Did Twitter ruin the election?

In the wake of a vague election result, Attorney-General George Brandis criticised social platforms such as Twitter for the “trivialisation of political discourse”. Dan Nolan argues that politicians are not only losing the media/PR war but only have themselves to blame. 

The election results had barely been tabulated — a major swing against the Coalition — when George Brandis QC blamed the outcome on Twitter.

Apparently, the disastrous campaign would have sailed through perfectly if wasn’t for those damned tweets.

Dan Nolan

It’s definitely not the first time we’ve heard that complaint around Twitter, #AusVotes or #AusPol — namely, that it’s a vapid, insular, leftist, virtue-signalling echo-chamber.

The days of old when a minister could call up a newspaper columnist and have a yarn in their ear about ‘what really needs doing’, are long gone. The way information is disseminated now happens much more in real time — on platforms just like Twitter. The traditional gatekeepers are dead and dying — the new ‘gatekeepers’ are more like aggregators, places like Buzzfeed or platforms like Twitter’s own Moments.

Screen Shot 2016-07-05 at 8.35.50 amThey’re new outlets that understand the zeitgeist of the moment, rather than dictating to them how they should think or feel. It’s no longer Kerry O’Brien explaining the ins and outs of wonkish policy — the Libs even had a damn Snapchat election filter. This is not a new take, but it’s one that bears repeating.

But did Twitter really ruin the election?

Twitter absolutely can amplify trivialities (people voted for a dead gorilla, for fuck’s sake), but the social network generally reflects the mood of a technologically savvy and interested group of voters (which, in Australia, is damn near everyone). When it comes to what’s going on in the campaign, day-by-day, there are no alternative place to go — Twitter’s number one in real-time data, and when any news breaks it’s the only place worth being. If you want posts from your racist uncle about how halal is illegal, you go to Facebook. If you want news, analysis and jokes you go to Twitter.

Twitter during #AusVotes was an incredibly playful and humorous place, people trading jibes, memes freely flowing like the snags at the voting places and people using a cute bot — @auspolling (full disclosure, we built the critter) — to find where they could collect their democracy sausage.

Screen Shot 2016-07-05 at 8.33.50 amThe first thing you’ll notice when you check into Twitter, at least in Australia, is it’s where journalists communicate and share stories.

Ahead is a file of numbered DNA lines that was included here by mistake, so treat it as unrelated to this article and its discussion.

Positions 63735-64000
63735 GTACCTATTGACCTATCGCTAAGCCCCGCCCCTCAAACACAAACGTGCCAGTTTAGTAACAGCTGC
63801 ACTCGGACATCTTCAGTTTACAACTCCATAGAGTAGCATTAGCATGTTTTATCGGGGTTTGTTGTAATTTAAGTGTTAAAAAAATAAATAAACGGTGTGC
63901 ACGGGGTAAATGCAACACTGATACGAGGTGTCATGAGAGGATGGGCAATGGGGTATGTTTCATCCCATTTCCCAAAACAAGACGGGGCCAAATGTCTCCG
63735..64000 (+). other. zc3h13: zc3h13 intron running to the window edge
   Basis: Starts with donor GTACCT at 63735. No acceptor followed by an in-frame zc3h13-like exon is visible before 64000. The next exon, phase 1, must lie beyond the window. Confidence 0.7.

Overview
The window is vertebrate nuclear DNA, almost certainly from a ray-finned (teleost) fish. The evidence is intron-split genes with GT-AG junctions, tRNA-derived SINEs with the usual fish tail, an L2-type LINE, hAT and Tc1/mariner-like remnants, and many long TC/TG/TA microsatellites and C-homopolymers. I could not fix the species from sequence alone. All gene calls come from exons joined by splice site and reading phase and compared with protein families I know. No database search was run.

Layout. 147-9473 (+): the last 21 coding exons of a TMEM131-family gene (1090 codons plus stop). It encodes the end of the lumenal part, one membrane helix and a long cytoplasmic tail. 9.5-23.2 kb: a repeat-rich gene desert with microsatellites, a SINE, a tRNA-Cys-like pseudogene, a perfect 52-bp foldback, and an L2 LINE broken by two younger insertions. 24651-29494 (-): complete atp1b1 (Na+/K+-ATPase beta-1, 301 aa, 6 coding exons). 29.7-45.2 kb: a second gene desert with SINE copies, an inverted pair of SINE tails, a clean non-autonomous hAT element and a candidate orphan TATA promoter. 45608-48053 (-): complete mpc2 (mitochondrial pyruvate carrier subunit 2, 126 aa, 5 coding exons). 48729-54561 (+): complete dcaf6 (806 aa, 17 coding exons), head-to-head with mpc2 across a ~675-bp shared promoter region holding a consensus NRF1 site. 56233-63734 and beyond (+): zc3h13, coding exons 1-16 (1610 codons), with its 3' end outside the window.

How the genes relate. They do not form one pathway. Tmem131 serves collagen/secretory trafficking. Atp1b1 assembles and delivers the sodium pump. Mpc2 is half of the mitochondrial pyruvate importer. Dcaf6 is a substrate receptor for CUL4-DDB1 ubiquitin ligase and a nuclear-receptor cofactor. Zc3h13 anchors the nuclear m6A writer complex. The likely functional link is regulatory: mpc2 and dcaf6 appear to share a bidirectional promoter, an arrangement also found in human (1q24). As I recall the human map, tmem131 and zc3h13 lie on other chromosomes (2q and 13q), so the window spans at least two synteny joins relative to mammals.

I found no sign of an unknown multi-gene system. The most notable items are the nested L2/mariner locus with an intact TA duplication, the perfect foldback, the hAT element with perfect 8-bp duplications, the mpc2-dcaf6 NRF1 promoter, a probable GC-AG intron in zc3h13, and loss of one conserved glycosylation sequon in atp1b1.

It’s also where news breaks, from the Bataclan attacks in Paris to the Orlando shooting to Harambe the Gorilla; the news all broke on Twitter. The public’s no longer listening to media institutions curating their info for them, but letting social media orgs like Facebook own their feed or curating their own news on Twitter.

Trends ebb and flow with the current political reality, gaffes as they happen, a failed policy launch, or the latest photo of a politician holding up a sign with writing on it, allowing it to be memed in perpetuity.

Twitter isn’t the be-all and end-all of political conversation but it is a major player in that space now. The media landscape has changed, and it’s up to everyone involved — politicians, publications and the public alike — to keep up with it.

Brandis has hit upon a point, though; politics is verging on the trivial and the sensational, but that’s been happening for years.

In Australia, the vast majority of the democratic project is concluded and now we’re effectively in a managerial mode. There’s not much in terms of difference between the two major parties except for how that managerial tier of governance is structured, and how much of it is outsourced to either consulting companies or unions.

Politics and political speech, like media, are competing with vastly more interesting (and rewarding) forms of entertainment. Something that tends to lend to cutting through with individuals is having a cohesive argument that you stick to from the beginning of the campaign.

Another element rarely touched upon, people do want change for change’s sake. Both parties don’t really have extended bases anymore (alliance with capital seems to have ossified and union membership has drastically declined) – parties are fighting a PR war.

It’s basically what Daniel Boorstin’s book ‘The Image’ warned would be the most horrific outcomes of the intersection of PR and democracy, but there you go.

Blaming Twitter for the triviality of the election campaign is like blaming boomers for Brexit — it’s a suggestion that there is a disconnect between the political elite and the democratic populace.

The Australian electorate wasn’t just going to lie back and think of Malcolm. It’s becoming increasingly clear there was no plan or strategy other than celebrity. People have an affection for what’s authentic and what’s honest (or at least has some semblance of appearing to be).

Those parties and political operators who fail to grasp that will find themselves getting comprehensively dacked – 140 characters at a time.

Dan Nolan is co-founder and engineering lead at Aussie app development start-up Proxima


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